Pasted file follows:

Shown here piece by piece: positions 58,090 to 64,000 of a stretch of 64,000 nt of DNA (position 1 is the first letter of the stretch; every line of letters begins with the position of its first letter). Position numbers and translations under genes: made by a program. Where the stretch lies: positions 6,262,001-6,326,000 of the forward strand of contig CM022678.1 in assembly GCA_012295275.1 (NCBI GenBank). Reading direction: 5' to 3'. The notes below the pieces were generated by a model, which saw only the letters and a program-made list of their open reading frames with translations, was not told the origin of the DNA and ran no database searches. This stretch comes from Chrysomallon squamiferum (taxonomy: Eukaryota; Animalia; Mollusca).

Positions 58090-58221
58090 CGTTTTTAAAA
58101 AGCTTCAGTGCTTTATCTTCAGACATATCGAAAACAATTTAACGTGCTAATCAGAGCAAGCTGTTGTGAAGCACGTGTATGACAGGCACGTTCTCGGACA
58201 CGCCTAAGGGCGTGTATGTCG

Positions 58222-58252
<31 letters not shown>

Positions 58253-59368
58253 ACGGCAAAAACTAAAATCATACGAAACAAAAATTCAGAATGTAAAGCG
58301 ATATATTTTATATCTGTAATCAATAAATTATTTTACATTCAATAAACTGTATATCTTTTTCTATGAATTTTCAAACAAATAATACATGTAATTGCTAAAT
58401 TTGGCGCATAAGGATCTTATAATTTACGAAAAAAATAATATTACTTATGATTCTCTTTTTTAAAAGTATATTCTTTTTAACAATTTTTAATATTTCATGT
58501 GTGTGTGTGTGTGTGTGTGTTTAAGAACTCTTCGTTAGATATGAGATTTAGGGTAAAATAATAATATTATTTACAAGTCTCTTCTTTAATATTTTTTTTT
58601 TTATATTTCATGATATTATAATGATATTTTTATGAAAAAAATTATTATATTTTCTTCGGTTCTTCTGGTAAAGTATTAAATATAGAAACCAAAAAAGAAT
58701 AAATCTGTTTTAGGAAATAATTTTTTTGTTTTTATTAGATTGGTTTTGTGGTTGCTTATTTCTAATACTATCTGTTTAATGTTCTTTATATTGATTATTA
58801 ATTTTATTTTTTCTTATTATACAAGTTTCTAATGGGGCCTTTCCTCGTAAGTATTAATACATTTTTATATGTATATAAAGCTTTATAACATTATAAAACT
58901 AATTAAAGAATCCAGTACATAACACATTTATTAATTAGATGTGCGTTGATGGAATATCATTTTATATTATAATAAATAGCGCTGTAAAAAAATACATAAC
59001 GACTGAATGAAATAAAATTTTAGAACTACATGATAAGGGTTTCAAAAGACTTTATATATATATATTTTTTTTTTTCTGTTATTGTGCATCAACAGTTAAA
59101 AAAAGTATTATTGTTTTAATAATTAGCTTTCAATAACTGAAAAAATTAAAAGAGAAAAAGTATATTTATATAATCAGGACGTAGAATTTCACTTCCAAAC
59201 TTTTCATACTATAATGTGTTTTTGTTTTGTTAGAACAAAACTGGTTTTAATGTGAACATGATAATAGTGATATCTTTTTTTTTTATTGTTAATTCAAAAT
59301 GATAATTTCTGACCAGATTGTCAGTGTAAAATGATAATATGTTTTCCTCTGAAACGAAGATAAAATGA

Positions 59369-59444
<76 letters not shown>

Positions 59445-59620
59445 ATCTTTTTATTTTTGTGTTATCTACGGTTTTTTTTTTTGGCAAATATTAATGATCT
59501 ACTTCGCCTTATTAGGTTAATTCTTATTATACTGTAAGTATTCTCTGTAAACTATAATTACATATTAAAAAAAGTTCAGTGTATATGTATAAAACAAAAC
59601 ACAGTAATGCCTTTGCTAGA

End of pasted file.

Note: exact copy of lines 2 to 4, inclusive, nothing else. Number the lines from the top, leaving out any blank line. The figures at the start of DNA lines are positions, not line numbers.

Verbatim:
Positions 58090-58221
58090 CGTTTTTAAAA
58101 AGCTTCAGTGCTTTATCTTCAGACATATCGAAAACAATTTAACGTGCTAATCAGAGCAAGCTGTTGTGAAGCACGTGTATGACAGGCACGTTCTCGGACA